The gist of Gen. Stanley McChrystal's analysis that presumably will be presented to President Barack Obama is: If 1) you and Congress fully resource the effort (troops, materiel and civilian aid) and 2) if we get much better at coordinating all our assets -- Defense and State departments, the U.S. Agency for International Development, intelligence, contractors, NATO and others -- then 3) there is a better than even chance of success in Afghanistan, which will take 4) between five and seven more years. Note that the president is not likely to be told that the Pentagon can "predict" success -- only that it would be more likely than not to succeed.
Thus, the president will have to place a heavy bet at odds barely better than a gambler would get on even or odd at the roulette table. But unlike the gambler, who can leave the table, the president is forced to bet -- either go or no go. There is a potentially huge danger to leaving (as well as to escalating) -- for both national security and political reasons.
Unfortunately, while there are no easy answers, a number of appealing rationalizations and false assertions are available. They should be rejected for the comfortable untruths they are. Whether one is for getting out or staying and fighting, this is no time to avert one's mind from seeing reality straight on.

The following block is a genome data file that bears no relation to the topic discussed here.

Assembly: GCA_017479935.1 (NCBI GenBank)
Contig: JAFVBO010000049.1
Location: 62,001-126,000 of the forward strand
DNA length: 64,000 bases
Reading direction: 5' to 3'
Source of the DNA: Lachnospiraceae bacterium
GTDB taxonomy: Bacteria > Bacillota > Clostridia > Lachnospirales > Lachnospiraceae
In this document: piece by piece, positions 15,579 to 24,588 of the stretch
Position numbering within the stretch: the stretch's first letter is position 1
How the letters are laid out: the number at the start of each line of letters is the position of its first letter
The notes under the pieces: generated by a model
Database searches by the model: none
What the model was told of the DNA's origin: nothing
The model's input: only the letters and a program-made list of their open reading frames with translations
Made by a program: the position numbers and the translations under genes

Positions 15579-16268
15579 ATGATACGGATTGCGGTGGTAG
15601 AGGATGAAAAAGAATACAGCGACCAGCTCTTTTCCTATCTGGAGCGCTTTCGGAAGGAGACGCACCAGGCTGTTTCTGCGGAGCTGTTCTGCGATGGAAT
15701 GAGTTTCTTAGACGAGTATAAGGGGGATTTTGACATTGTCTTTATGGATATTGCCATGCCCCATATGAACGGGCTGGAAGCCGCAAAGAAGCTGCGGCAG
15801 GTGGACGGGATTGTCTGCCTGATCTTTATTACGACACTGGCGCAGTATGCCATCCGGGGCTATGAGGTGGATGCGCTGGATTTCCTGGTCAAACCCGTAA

Sen. John Kerry's Monday column in The Wall Street Journal conveniently presents for consideration most of the rationalizations and false assertions that currently plague Washington decision-making:
--Much has changed, particularly a fraudulent election, since March, when the president unveiled the strategic plan for his "war of necessity" to defeat al-Qaida in Pakistan and Afghanistan through a community-focused counterinsurgency campaign that would "enhance the military, governance and economic capacity of Afghanistan" rather than merely execute counterterrorism body count hits.
Blankley, who had been suffering from stomach cancer, died Saturday night at Sibley Memorial Hospital in Washington, his wife, Lynda Davis, said Sunday.
In his long career as a political operative and pundit, his most visible role was as a spokesman for and adviser to Gingrich from 1990 to 1997. Gingrich became House Speaker when Republicans took control of the U.S. House of Representatives following the 1994 midterm elections.
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